According to legend, the dreaded Mongolian Death Worm — which local people call olgoi-khorkhoi or loosely translated, “large intestine worm” has lived up to its name. It can kill in several fearsome ways, including spitting a stream of corrosive venom that is lethal to anything it hits, and if that doesn’t do the trick it is said to be able to electrocute its victims from a distance. Rarely seen and never photographed, it was mentioned in a 1926 book by paleontologist Roy Chapman Andrews, who didn’t believe in the animal’s existence but noted that stories of it circulated in Mongolia. 

According to British biologist Karl Shuker in his book “The Unexplained: An Illustrated Guide to the World’s Paranormal Mysteries” (2002, Metro Books) “One of the world’s most sensational creatures may be concealed amid the sands of the southern Gobi desert. … It is said to resemble a large fat worm, up to 1 meter (3 feet) long and dark red in color, with spike-like projections at both ends. It spends much of its time hidden beneath the desert sands, but whenever one is spotted lying on the surface it is scrupulously avoided by the locals.” 

The Gobi Desert

Searching for The Death Worm

Explorers have set out into the Gobi desert seeking the beast. Numerous organized expeditions and searches have been made over the years, by both independent researchers and in conjunction with television shows. Despite extensive searches, eyewitness interviews, and even setting traps for the beast, all have come back empty handed. Subsequent expeditions to hunt down the sand beast continue today.

Legend has it these terrifying creatures spend most of their time hidden underneath the sandy dunes of the Gobi Desert but that they often surface during the wetter months of June and July. If a local should happen upon this creature, they know to steer clear.

The Gobi Desert is a vast region that spans a territory of 500,000 square miles of rough terrain, making the existence of undiscovered animal species very likely.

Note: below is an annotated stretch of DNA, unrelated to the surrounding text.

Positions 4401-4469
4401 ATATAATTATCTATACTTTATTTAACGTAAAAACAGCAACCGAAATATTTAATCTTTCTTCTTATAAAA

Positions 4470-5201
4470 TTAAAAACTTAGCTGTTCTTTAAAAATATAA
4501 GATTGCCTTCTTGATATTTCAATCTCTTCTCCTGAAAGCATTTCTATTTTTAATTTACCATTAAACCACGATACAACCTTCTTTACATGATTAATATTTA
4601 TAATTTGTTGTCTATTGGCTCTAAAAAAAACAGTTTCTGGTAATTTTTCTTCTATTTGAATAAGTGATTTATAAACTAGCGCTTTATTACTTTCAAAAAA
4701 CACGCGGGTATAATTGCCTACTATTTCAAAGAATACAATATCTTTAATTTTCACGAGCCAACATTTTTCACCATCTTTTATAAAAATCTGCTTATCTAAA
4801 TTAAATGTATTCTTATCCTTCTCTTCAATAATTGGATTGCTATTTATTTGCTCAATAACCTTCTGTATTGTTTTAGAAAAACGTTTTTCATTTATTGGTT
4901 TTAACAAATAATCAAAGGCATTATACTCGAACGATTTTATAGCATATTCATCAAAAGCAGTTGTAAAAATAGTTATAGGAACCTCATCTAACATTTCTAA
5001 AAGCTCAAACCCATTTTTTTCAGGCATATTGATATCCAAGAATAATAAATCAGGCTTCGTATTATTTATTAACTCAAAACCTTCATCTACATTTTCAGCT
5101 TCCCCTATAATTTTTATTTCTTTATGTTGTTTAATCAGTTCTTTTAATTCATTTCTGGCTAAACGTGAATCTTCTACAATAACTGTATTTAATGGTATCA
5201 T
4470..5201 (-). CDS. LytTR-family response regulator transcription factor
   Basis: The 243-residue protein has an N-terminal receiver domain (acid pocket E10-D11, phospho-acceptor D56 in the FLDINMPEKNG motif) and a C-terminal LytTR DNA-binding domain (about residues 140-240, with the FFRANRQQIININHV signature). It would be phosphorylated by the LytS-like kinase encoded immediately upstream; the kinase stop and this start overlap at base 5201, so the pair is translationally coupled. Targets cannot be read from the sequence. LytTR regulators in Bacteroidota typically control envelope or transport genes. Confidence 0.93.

Additionally, there are worm species that have been known to live in sand instead of soil, like the giant beach worm (Australonuphis teres) in Australia.

In worms the circulatory system functions by absorbing oxygen through their skin and carrying it through their body, which would allow them to grow up to large sizes like the death worm’s purported five-foot length.

Consider also that no live or dead ones have been found. Every other creature known to exist has left behind a dead body or skeleton. In fact, the Gobi would likely preserve carcasses of the animal, due to the relative lack of predators and hot desert winds that slow decomposition. Inhabitants of the Gobi are aware of the global interest in their mystery monster, as well as offers of rich rewards for one of the creatures, live or dead, and if one was found it would surely come to light.

It is of course possible that the Mongolian Death Worms exist (of course there would have to be more than one of them to sustain what biologists call a breeding population, likely tens or hundreds of thousands of them). Perhaps next week, next month, or next year such a bizarre creature will be found and examined by scientists. 

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